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Authors:Benjamin Sanchez-Lengeling, Jennifer N. Wei, Brian K. Lee, Richard C. Gerkin, Alán Aspuru-Guzik, Alexander B. Wiltschko

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Abstract:Predicting the relationship between a molecule's structure and its odor remains a difficult, decades-old task. This problem, termed quantitative structure-odor relationship (QSOR) modeling, is an important challenge in chemistry, impacting human nutrition, manufacture of synthetic fragrance, the environment, and sensory neuroscience. We propose the use of graph neural networks for QSOR, and show they significantly out-perform prior methods on a novel data set labeled by olfactory experts. Additional analysis shows that the learned embeddings from graph neural networks capture a meaningful odor space representation of the underlying relationship between structure and odor, as demonstrated by strong performance on two challenging transfer learning tasks. Machine learning has already had a large impact on the senses of sight and sound. Based on these early results with graph neural networks for molecular properties, we hope machine learning can eventually do for olfaction what it has already done for vision and hearing.

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Abstract:Automatic differentiation (AD) is an essential primitive for machine learning programming systems. Tangent is a new library that performs AD using source code transformation (SCT) in Python. It takes numeric functions written in a syntactic subset of Python and NumPy as input, and generates new Python functions which calculate a derivative. This approach to automatic differentiation is different from existing packages popular in machine learning, such as TensorFlow and Autograd. Advantages are that Tangent generates gradient code in Python which is readable by the user, easy to understand and debug, and has no runtime overhead. Tangent also introduces abstractions for easily injecting logic into the generated gradient code, further improving usability.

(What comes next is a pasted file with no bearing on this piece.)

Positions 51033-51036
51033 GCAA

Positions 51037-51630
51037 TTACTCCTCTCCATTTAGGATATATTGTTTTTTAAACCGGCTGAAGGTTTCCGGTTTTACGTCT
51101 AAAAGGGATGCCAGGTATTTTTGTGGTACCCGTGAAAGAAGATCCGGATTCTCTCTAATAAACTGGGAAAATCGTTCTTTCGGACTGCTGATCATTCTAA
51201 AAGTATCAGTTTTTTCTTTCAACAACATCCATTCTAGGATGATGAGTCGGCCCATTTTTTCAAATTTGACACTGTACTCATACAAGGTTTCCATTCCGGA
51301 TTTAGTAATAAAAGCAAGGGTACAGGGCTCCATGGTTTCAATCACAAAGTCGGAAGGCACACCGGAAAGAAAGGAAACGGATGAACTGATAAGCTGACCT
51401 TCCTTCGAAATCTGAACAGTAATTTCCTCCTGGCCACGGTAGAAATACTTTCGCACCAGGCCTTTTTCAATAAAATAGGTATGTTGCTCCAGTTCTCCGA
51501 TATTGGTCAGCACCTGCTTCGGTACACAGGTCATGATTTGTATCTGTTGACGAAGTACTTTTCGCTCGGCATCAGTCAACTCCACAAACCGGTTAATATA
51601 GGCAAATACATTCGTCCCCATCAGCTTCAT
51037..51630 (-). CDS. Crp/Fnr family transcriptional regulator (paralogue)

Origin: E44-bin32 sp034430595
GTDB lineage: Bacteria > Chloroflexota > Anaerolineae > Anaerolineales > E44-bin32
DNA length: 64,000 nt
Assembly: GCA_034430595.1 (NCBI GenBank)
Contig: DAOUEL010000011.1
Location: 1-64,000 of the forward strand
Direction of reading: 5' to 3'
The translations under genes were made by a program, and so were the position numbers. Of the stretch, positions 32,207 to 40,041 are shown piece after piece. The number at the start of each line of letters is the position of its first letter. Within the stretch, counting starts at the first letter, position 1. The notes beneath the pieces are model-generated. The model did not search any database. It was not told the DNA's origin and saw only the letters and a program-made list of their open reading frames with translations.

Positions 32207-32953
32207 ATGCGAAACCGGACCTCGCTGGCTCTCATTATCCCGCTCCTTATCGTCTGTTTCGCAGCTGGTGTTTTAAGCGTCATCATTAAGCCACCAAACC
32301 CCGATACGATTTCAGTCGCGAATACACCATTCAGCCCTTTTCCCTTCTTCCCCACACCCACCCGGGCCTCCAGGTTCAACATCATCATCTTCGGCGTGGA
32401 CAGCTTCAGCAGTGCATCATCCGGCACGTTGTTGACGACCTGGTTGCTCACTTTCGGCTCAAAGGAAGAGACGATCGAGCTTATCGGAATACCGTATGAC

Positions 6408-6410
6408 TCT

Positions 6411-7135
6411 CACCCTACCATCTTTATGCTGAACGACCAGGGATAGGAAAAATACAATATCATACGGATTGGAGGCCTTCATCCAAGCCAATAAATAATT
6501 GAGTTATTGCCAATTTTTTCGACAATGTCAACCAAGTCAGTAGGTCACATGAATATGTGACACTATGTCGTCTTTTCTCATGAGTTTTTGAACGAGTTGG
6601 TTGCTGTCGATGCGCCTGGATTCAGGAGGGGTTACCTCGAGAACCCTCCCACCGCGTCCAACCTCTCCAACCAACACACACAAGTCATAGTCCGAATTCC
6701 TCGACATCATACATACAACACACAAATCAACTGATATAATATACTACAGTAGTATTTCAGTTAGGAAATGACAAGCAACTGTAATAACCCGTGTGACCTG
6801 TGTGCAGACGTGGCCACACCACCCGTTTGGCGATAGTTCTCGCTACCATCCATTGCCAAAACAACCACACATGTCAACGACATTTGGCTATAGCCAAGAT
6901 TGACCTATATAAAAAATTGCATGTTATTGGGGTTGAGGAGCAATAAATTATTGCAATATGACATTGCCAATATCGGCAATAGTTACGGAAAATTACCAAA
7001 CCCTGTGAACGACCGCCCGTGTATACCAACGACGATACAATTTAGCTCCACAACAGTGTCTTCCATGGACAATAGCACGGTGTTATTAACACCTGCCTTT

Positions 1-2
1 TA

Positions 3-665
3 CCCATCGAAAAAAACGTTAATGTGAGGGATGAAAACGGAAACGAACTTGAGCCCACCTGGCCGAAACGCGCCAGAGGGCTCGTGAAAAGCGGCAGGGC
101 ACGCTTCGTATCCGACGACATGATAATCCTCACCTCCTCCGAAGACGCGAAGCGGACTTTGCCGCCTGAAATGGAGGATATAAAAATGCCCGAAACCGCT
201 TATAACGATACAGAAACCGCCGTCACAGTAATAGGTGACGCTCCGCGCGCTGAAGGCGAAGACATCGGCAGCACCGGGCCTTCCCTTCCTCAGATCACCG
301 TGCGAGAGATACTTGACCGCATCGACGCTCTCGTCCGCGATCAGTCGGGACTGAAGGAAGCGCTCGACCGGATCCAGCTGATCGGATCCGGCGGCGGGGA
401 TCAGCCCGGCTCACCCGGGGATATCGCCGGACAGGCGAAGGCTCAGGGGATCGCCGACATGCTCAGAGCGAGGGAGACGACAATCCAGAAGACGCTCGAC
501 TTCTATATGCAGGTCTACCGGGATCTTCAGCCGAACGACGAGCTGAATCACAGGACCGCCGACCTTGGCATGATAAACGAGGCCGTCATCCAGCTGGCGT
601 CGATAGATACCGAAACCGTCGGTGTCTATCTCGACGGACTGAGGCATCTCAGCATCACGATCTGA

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Abstract:We propose a general modeling and inference framework that composes probabilistic graphical models with deep learning methods and combines their respective strengths. Our model family augments graphical structure in latent variables with neural network observation models. For inference, we extend variational autoencoders to use graphical model approximating distributions with recognition networks that output conjugate potentials. All components of these models are learned simultaneously with a single objective, giving a scalable algorithm that leverages stochastic variational inference, natural gradients, graphical model message passing, and the reparameterization trick. We illustrate this framework with several example models and an application to mouse behavioral phenotyping.

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